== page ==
Invasion of the Mold Feeding Beetles

Fall brings cooler temperatures and with the changes in weather, plant managers may see an increase in pests moving into structures.  Some of these invading insects may be tied to moisture and mold that can be found in farm fields, silos and grain and grain product storage areas.  Included in this group of mold feeding insects is the foreign grain beetle, hairy fungus beetle and the minute brown scavenger beetles.  Some of these beetles are extremely small and may enter through normal screening.

The food industry needs to take precaution of the below Mold Feeding Beetles this fall:

  •  Minute Brown Scavenger Beetles

This is a group of beetles ranging in size from 1/32” – 1/8”.  They are typically brown to reddish brown in color.  The front half of the body (head and thorax) is narrower than the rear of the body (abdomen and wings).  There are groves in the wings which cover the abdomen.  Both the immature stages and adults feed on mold spores and will be found in areas where there is fungal growth including grain in poor condition.

  •  Hairy Fungus Beetle

The hairy fungus beetle is a group of beetles which may come in from the outside.  It is associated with mold and is light attracted.  One common species we find in food plants can be confused with the cigarette beetle due to its size, color and shape.  It is oval in shape with a three clubbed antennae.  The antennae of the cigarette beetle are saw-like in shape and not clubbed.

  •  Foreign Grain Beetle

The foreign grain beetle is a common late summer and fall invader.  It feeds on grains in poor condition and the fungus associated with the deteriorating grain.  They are 1/16”- 1/8” in size.  They look similar to flour beetles in color and body shape but are typically smaller and more highly attracted to lights.  You may find these beetles in large numbers in insect light traps.  They are reddish brown in color and have a three clubbed antennae.  To confirm that they are foreign grain beetle and not a flour beetle, look at the area behind the head.  There are two lobes at the top corners of the thorax.  You will not see these lobes on flour beetles.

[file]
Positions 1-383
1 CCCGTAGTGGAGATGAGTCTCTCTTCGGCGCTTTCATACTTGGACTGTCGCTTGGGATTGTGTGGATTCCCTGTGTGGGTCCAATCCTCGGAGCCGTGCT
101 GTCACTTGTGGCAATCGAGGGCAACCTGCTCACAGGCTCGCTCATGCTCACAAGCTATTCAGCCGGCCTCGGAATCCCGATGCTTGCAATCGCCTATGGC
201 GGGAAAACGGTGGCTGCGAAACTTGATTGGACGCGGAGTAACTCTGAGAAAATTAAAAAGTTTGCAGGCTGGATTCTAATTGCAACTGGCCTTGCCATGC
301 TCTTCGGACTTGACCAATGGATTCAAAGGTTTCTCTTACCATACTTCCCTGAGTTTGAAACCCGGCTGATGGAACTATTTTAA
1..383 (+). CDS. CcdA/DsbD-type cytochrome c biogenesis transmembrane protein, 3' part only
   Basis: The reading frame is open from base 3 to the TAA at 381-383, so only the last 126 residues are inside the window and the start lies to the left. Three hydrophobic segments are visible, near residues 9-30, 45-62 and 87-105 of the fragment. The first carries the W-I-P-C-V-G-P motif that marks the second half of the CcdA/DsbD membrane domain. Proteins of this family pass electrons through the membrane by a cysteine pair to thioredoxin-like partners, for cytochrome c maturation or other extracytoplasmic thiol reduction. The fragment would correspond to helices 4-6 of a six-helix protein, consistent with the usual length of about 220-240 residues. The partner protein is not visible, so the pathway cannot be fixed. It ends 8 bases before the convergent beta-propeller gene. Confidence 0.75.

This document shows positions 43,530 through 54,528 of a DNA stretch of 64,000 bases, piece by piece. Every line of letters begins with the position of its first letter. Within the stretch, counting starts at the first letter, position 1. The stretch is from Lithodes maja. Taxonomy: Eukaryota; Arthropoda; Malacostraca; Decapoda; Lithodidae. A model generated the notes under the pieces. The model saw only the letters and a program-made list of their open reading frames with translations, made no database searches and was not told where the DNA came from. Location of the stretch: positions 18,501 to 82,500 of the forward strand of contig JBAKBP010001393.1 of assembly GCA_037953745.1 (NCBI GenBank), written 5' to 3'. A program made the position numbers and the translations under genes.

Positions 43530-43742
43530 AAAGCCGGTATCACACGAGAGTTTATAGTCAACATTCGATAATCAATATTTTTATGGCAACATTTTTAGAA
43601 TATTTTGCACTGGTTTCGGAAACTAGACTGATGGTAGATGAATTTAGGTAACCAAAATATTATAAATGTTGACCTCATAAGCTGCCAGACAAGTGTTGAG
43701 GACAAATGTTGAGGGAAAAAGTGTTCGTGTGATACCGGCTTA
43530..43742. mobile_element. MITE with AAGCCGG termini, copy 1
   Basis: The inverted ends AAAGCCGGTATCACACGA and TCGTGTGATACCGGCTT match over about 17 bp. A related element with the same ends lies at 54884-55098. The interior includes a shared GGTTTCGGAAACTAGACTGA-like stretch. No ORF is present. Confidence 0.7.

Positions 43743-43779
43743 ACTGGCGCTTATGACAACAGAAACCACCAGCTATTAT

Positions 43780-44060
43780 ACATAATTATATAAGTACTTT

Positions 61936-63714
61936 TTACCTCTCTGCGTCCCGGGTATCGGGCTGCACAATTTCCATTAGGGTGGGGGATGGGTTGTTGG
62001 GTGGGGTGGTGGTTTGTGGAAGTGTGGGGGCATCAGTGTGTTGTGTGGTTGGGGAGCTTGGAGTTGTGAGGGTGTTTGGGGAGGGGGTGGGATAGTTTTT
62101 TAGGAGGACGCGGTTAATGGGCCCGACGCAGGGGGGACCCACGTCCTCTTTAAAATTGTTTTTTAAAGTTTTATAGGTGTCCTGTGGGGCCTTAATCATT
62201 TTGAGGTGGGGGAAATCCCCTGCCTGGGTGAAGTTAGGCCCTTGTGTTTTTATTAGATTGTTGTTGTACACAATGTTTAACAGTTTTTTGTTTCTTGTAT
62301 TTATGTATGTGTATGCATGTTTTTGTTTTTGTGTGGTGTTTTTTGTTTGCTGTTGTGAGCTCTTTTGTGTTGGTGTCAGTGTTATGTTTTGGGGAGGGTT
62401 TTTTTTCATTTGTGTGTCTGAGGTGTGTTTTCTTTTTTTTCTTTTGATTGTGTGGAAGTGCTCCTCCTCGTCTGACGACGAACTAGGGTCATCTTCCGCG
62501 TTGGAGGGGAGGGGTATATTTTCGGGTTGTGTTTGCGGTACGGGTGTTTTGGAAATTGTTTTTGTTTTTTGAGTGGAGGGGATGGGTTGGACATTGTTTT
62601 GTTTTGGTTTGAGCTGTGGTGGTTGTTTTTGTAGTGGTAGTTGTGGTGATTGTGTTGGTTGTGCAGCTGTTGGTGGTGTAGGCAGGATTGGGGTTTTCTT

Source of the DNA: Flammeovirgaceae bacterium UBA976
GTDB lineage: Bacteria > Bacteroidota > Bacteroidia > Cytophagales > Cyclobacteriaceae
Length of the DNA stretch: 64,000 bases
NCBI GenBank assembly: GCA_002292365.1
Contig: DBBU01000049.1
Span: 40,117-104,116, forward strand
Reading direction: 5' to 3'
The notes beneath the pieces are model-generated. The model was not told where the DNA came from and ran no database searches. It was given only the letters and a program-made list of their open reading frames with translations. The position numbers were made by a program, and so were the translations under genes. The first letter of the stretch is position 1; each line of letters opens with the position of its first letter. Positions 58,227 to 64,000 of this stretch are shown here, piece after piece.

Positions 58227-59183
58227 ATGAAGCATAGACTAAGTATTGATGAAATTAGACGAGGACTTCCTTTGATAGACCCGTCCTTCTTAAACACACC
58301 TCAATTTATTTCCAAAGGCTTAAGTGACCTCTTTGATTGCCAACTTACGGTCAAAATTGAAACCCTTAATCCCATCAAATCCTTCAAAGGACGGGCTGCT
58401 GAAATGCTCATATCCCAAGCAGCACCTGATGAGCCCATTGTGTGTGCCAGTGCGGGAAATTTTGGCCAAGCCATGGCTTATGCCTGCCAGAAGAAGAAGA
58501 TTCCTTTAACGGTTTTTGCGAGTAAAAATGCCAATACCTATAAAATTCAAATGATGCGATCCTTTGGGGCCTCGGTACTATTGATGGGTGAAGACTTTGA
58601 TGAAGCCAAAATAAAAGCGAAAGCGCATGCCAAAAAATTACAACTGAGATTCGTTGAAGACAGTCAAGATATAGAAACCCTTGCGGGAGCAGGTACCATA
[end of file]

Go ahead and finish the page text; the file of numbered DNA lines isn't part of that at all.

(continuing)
Prevention tips include:


All of these insects are light attracted and will be attracted to the lighting around buildings.   Mercury vapor lights can be 112 times more attractive than sodium vapor lights and should not be used on structures when possible.  In addition, as with any exterior invading insect, exclusion is important.  Food facilities should do the following to prevent entry of these beetles into their buildings:

  •  Make sure doors and windows are kept closed or use tight fitting screens
  • Screen vents or other openings which may provide access
  • Seal openings in exterior walls around pipe/wall junctures which might provide pest access
  • Use sodium vapor or LED lights in the range of 575-600 nm for lights mounted on the structure
  • Consider use of motion sensor lighting when appropriate to cut light emissions
  • Keep grain and food spillage around the structure to a minimum
  • Use the more attractive mercury vapor lighting at the property perimeter
  • Check incoming goods to make sure that beetles are not introduced on shipments